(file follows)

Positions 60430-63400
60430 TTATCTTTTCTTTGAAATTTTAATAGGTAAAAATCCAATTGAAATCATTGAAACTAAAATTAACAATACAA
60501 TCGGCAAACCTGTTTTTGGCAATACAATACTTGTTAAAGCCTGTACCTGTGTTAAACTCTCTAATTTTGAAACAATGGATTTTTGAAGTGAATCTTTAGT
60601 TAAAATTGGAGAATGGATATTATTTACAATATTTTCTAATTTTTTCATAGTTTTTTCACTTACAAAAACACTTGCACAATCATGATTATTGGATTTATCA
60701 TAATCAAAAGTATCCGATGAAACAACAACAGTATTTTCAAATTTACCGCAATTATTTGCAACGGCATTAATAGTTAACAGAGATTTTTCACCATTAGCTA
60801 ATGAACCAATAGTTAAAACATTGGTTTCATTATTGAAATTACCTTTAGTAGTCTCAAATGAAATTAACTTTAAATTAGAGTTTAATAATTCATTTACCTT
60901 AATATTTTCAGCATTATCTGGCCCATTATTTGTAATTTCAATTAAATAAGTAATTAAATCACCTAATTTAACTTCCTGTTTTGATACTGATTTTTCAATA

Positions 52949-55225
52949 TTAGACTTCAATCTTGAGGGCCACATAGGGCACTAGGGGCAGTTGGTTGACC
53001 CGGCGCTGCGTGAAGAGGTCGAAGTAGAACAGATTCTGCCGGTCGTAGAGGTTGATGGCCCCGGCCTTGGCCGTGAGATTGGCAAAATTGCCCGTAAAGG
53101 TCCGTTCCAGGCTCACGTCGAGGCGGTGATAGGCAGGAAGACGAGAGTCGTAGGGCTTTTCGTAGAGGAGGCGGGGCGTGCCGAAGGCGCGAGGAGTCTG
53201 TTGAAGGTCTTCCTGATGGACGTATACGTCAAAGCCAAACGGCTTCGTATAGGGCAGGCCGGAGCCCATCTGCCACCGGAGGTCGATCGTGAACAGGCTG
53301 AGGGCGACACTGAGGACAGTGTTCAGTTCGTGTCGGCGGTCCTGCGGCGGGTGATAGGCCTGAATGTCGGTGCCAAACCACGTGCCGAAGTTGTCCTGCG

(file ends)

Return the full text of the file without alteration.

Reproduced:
Positions 60430-63400
60430 TTATCTTTTCTTTGAAATTTTAATAGGTAAAAATCCAATTGAAATCATTGAAACTAAAATTAACAATACAA
60501 TCGGCAAACCTGTTTTTGGCAATACAATACTTGTTAAAGCCTGTACCTGTGTTAAACTCTCTAATTTTGAAACAATGGATTTTTGAAGTGAATCTTTAGT
60601 TAAAATTGGAGAATGGATATTATTTACAATATTTTCTAATTTTTTCATAGTTTTTTCACTTACAAAAACACTTGCACAATCATGATTATTGGATTTATCA
60701 TAATCAAAAGTATCCGATGAAACAACAACAGTATTTTCAAATTTACCGCAATTATTTGCAACGGCATTAATAGTTAACAGAGATTTTTCACCATTAGCTA
60801 ATGAACCAATAGTTAAAACATTGGTTTCATTATTGAAATTACCTTTAGTAGTCTCAAATGAAATTAACTTTAAATTAGAGTTTAATAATTCATTTACCTT
60901 AATATTTTCAGCATTATCTGGCCCATTATTTGTAATTTCAATTAAATAAGTAATTAAATCACCTAATTTAACTTCCTGTTTTGATACTGATTTTTCAATA

Positions 52949-55225
52949 TTAGACTTCAATCTTGAGGGCCACATAGGGCACTAGGGGCAGTTGGTTGACC
53001 CGGCGCTGCGTGAAGAGGTCGAAGTAGAACAGATTCTGCCGGTCGTAGAGGTTGATGGCCCCGGCCTTGGCCGTGAGATTGGCAAAATTGCCCGTAAAGG
53101 TCCGTTCCAGGCTCACGTCGAGGCGGTGATAGGCAGGAAGACGAGAGTCGTAGGGCTTTTCGTAGAGGAGGCGGGGCGTGCCGAAGGCGCGAGGAGTCTG
53201 TTGAAGGTCTTCCTGATGGACGTATACGTCAAAGCCAAACGGCTTCGTATAGGGCAGGCCGGAGCCCATCTGCCACCGGAGGTCGATCGTGAACAGGCTG
53301 AGGGCGACACTGAGGACAGTGTTCAGTTCGTGTCGGCGGTCCTGCGGCGGGTGATAGGCCTGAATGTCGGTGCCAAACCACGTGCCGAAGTTGTCCTGCG